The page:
Nickelback Dumped From Rock 'n' Roller Coaster Retheme
In stunning news that shook both the pop music and amusement industries, the widely-beloved and influential band Nickelback was unceremoniously dumped from a planned revamp of the Rock 'n' Roller Coaster at Disney/MGM Studios Theme Park, due to an embarrassing scandal that has come to light recently.
The Rock 'n' Roller Coaster was a huge hit when it first opened, as the combination of a smooth, exciting roller coaster with great Aerosmith theming and onboard sound had excited park-goers getting back in line over and over. But, for the past year, the ride has seemed star-crossed. First, in April of 2003, the Aerosmith theme of the ride was replaced with one featuring obscure, widely disliked mid-twentieth-century classical composers. The stunning failure of this version of the Rock 'n' Roller led to yet another new version that featured the hard-rocking hits of Debbie Boone, Kenny G, and Michael Bolton. This version was even more unpopular with guests.
The Studios had been planning a more thorough reworking of the ride to reflect a more unique and original side of current pop music, and the announcement that Nickelback would be involved with the project had fans ecstatic. The ride was slated to be closed from late this September until November, when a new onboard soundtrack featuring popular hits such as "Too Bad" and "How You Remind Me" would debut. The band members would also film a new opening segment to be shown in the preshow area, although lead singer Chad Kroeger, described by Disney representatives as "more radio friendly than video friendly" and "moderately fugly," would only appear off screen.
That was before the Nickelback Scandal broke. When The Webshite published an audio file proving that "How You Remind Me" and "Someday" are exactly the same stupid song, Disney swiftly decided to drop its relationship with Nickelback, choosing to take the monetary losses associated with the termination of the contract rather than risk being heartily mocked alongside the beleaguered band.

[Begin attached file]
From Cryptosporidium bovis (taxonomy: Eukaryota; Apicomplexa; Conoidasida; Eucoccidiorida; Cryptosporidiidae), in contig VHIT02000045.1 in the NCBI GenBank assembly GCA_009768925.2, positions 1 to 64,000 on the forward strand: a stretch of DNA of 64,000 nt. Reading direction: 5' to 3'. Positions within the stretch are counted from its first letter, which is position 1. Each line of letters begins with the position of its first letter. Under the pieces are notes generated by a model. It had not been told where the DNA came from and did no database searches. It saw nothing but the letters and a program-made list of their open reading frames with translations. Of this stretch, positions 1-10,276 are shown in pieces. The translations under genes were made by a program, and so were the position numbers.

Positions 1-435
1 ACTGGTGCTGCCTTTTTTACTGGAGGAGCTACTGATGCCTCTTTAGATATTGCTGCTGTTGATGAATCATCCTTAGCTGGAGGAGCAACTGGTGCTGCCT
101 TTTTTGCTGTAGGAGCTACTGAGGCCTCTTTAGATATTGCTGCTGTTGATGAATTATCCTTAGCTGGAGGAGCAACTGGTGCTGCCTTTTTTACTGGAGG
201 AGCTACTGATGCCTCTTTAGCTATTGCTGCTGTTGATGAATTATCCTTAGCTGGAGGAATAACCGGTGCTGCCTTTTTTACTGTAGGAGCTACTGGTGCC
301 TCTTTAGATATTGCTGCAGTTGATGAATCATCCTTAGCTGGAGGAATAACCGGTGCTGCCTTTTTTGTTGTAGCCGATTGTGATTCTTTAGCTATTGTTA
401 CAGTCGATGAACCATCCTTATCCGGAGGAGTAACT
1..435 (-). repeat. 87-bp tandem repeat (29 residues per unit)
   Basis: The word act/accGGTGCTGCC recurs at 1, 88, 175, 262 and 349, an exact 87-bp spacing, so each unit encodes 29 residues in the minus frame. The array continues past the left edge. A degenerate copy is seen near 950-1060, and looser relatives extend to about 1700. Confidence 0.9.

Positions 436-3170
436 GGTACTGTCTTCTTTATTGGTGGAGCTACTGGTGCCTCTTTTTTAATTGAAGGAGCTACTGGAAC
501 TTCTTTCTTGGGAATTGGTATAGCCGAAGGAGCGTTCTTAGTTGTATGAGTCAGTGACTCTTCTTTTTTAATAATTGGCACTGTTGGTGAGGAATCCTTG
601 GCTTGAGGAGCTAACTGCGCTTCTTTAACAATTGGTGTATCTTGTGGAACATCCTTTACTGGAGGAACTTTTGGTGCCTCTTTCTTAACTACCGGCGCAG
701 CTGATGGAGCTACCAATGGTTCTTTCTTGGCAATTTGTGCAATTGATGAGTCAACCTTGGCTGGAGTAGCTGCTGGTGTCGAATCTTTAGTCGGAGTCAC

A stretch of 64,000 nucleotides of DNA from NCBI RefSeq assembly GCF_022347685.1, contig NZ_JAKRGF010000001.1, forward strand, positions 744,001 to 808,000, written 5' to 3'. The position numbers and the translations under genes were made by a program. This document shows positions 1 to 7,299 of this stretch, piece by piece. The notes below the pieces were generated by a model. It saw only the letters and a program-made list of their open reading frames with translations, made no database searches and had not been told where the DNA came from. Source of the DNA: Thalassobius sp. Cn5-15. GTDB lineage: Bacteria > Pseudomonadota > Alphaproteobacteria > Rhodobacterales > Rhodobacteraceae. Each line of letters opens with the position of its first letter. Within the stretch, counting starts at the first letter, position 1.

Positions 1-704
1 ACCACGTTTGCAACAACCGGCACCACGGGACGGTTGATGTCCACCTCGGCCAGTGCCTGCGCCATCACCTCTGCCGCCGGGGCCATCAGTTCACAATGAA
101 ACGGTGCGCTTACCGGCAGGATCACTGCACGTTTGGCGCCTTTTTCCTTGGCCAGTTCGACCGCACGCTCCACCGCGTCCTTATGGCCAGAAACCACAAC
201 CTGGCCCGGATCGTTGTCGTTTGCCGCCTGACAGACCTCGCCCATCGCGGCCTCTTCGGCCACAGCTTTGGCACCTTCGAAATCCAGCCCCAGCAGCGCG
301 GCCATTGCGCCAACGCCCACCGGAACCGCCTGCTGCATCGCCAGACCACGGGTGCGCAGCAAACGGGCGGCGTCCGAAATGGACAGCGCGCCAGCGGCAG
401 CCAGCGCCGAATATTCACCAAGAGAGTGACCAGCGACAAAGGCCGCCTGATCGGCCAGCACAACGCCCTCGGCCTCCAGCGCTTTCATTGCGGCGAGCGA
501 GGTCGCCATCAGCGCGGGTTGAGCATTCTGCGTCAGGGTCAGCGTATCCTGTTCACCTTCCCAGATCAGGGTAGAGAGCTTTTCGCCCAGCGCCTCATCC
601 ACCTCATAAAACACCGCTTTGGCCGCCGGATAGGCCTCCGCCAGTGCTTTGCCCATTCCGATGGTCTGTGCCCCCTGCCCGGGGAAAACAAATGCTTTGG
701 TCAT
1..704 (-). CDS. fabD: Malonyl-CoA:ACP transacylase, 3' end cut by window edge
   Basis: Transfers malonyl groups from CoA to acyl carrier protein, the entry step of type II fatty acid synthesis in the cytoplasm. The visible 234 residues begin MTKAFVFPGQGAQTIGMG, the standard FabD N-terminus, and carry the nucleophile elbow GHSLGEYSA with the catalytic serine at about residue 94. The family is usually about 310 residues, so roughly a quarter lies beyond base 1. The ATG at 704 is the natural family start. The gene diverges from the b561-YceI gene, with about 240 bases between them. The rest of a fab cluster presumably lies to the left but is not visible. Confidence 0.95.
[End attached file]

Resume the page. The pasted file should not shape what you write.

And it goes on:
A Disney rep who spoke on condition of anonymity indicated that, after the Nickelback scandal broke, the park had engaged in preliminary talks with David Hasselhoff in the hopes that he would lend his glorious voice and chest hair to the attraction's revamp, but talks were broken off after Hasselhoff's DUI arrest later the same day.
The Disney rep further stated that Disney still intended to move forward with the revamp, but to go about it in a different way: by soliciting the opinions of music experts at Theme Park Critic.
"These guys really know what they're talking about," said the rep. "We can glean so much from them, and then come up with a fruitful ride experience that everyone will enjoy. For instance, we certainly want to take advice both from people who confuse Jimmy Page with Ted Nugent, as well as those who think the best thing about Led Zeppelin was the 15 minute drum solos. And also those who offer for people to play their skin flutes, and those who think Canada is across the ocean somewhere. Oh, and we especially wish to draw from the talented minds who came up with the Favorite Bands discussion [Editor's Note: featured here, here, and here, for starters]. There are some simply amazing minds at work there, and the future of Rock 'n' Roller Coaster surely lies with them, not with punk-ass, no-talent bitches like Nickelback."